Air Canada must also launch five new international routes within five years of the deal closing. This is not a huge undertaking for the combined companies, but it shows that regulators want to ensure passengers realize the promised benefits of expanded travel options thanks to the economies of scale the merger delivers.
The deal also provides significant access opportunities to new entrant competitors, well beyond the slot divestiture requirements common in the US market. Rather than simply specifying a token number of slots at key airports in Canada the regulators identified 31 routes where, should a new competitor wish to enter over the next 10 years, Air Canada must provide the necessary operating slots. Heathrow airport in London is excluded, but many other airports where Transat and Air Canada both operated previously are included. The number of slots also maps to prior combined operations. Montreal-Paris could see up to double daily service facilitated through the process, while flights to Bordeaux would only secure one weekly Summer departure from Montreal under the deal.
Lounges and Loyalty
In addition to providing the necessary slots to facilitate international competition Air Canada must also make its lounges and loyalty program available to new entrants upon request. But there’s a catch. The access applies only to passengers on the route in question.
At Montreal, Quebec City, and Toronto Air Canada must provide – on commercially reasonable terms – access for a competitor to use the Maple Leaf Lounge for its passengers, assuming they are flying on one of the 31 routes where access is facilitated through the merger agreement. Similarly, Air Canada must allow accrual of Aeroplan points – again on commercially reasonable terms – for flights on the routes. And while the lounge access option is nice, the loyalty program play is a strange one.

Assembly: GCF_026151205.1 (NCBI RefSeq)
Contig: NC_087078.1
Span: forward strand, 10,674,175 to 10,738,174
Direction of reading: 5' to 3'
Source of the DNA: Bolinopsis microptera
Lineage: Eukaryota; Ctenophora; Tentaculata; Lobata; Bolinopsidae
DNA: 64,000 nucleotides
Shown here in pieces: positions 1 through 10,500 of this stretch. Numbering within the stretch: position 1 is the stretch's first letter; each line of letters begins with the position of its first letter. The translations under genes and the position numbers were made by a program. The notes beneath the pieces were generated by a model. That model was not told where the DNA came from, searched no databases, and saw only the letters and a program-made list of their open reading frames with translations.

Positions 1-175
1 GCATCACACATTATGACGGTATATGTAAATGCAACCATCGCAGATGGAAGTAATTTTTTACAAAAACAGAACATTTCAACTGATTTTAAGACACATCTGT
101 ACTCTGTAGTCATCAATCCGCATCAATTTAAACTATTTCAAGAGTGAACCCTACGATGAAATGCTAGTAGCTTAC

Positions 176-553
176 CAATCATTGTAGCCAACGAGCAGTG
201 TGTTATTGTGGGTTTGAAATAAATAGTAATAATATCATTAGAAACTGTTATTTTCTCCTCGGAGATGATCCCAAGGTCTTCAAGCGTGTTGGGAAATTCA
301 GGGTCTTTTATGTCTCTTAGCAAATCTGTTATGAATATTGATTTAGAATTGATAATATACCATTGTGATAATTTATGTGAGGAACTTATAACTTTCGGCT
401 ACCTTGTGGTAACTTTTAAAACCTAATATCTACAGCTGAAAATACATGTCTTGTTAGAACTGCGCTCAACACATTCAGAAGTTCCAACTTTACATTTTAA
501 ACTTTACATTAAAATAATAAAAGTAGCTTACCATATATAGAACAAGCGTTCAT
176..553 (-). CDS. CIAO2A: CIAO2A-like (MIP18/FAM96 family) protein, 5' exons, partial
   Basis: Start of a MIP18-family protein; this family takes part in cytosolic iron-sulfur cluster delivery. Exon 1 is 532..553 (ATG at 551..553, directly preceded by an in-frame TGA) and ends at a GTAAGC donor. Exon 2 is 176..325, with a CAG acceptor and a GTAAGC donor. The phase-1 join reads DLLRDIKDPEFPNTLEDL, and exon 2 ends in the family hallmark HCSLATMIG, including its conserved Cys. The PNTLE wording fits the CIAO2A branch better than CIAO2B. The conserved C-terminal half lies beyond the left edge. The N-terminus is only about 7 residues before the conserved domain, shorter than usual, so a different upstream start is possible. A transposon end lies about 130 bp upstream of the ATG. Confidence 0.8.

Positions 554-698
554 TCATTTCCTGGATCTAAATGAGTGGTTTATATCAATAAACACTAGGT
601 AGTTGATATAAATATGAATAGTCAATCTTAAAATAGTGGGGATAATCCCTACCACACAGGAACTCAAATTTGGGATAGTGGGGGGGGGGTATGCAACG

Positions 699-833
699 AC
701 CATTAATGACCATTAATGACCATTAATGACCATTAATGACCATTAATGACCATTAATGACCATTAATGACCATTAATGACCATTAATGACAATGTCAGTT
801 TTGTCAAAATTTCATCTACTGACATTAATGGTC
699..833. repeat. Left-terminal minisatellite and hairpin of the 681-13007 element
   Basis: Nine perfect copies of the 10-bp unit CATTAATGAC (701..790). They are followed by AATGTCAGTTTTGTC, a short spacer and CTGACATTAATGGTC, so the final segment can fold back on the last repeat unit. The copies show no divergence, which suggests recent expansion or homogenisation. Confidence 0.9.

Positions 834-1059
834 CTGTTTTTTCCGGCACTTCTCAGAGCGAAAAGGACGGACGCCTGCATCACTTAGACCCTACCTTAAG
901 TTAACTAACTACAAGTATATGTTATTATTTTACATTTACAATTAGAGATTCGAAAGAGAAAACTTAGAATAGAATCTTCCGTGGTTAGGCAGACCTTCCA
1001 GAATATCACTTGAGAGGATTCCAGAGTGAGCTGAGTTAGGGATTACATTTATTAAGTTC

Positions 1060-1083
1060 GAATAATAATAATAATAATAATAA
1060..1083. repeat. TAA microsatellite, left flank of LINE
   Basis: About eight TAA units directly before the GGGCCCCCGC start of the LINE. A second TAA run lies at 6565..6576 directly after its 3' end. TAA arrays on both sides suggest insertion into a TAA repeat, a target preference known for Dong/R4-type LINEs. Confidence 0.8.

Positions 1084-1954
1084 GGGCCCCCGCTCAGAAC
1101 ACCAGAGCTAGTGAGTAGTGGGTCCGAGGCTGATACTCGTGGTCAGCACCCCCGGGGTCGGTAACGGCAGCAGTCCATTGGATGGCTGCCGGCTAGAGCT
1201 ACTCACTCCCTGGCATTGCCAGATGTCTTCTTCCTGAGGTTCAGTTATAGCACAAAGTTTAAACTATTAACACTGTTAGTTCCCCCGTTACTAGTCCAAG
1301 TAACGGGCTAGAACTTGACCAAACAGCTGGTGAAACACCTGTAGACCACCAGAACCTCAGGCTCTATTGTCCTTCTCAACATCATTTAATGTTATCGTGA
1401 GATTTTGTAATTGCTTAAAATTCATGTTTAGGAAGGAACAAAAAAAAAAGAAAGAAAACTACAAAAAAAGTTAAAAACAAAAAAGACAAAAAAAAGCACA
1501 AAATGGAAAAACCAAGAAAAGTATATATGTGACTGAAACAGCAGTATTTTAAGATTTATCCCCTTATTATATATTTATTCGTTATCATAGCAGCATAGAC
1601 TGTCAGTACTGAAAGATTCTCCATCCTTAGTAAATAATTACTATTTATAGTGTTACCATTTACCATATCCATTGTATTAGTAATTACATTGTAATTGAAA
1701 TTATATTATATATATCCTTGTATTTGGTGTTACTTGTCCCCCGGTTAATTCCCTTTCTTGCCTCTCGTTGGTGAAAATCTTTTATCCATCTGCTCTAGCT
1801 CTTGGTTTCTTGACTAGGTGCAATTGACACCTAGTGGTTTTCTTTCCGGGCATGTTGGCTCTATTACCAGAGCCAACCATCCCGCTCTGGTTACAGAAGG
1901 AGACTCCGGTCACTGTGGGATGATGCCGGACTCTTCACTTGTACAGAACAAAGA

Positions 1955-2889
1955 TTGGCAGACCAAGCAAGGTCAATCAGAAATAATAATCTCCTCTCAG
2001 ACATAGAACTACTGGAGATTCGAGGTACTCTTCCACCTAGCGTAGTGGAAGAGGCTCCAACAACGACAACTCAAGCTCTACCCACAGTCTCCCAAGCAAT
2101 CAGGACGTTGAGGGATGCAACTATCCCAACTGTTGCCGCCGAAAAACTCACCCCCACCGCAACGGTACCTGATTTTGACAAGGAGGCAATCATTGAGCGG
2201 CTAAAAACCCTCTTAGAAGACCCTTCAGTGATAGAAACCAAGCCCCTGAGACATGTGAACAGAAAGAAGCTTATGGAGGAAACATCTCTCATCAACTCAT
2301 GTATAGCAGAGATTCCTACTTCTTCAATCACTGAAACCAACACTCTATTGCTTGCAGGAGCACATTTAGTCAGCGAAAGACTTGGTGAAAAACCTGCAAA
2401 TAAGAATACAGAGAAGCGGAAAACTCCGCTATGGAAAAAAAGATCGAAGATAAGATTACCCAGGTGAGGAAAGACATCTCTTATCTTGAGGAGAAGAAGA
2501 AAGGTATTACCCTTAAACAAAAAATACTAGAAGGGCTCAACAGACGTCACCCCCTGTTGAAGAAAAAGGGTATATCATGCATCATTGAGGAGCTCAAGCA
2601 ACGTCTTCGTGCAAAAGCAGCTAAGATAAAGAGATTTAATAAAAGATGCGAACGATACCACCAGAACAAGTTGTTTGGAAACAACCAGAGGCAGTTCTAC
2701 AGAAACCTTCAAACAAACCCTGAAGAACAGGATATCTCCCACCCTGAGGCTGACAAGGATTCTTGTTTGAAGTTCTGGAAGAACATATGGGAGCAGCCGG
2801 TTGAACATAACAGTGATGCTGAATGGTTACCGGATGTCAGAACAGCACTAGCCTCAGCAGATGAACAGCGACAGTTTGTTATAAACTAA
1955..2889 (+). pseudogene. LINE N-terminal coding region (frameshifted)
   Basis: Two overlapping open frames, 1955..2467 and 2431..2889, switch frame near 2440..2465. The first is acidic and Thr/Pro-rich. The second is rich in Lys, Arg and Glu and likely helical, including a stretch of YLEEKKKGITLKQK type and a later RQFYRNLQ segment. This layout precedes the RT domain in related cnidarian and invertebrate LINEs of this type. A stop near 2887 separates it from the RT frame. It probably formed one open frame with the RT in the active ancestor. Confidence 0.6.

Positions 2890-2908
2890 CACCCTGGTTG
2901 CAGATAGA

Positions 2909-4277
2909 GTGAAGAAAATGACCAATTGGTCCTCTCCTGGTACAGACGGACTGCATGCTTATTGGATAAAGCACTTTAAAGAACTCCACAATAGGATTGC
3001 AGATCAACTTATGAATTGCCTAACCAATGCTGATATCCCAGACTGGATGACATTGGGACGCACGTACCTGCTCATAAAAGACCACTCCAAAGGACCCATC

As a new entrant it would be unusual to depend on a competitor’s loyalty program in general. But it is even more uncommon to offer access to the competitor’s program only on the specific route(s). While the new carrier might attract a few extra passengers by allowing them to still earn points in their primary program the goal of the programs is to generate loyalty to the brand. And generating loyalty to a different airline with which there is no broader relationship is not typically how loyalty program managers would want to structure their value proposition.
Perhaps the good news for any new entrant competitor is the glut of wide-body aircraft available from lessors currently. That is countered by slack demand and an uncertain industry recovery timeline, of course. But the cost of entry is not nearly as bad as it would have been just a couple years ago when the deal was first proposed. Could Flair pick up some used Norwegian 787s to go with its growing fleet of 737 MAX planes and try its hand at transatlantic service? Why not?? That’s just one of the potential crazy options that could come out of this ruling.
And WestJet could also put some new city pairs in play. The government defines a new entrant as “an airline proposing to increase or introduce new direct scheduled passenger air transport service on a Relevant City Pair…” So long as it is a new route for WestJet (or any other airline) the slot divestment would be required of Air Canada.
Or no one will show up and try. But that seems unlikely given the timeline and opportunities.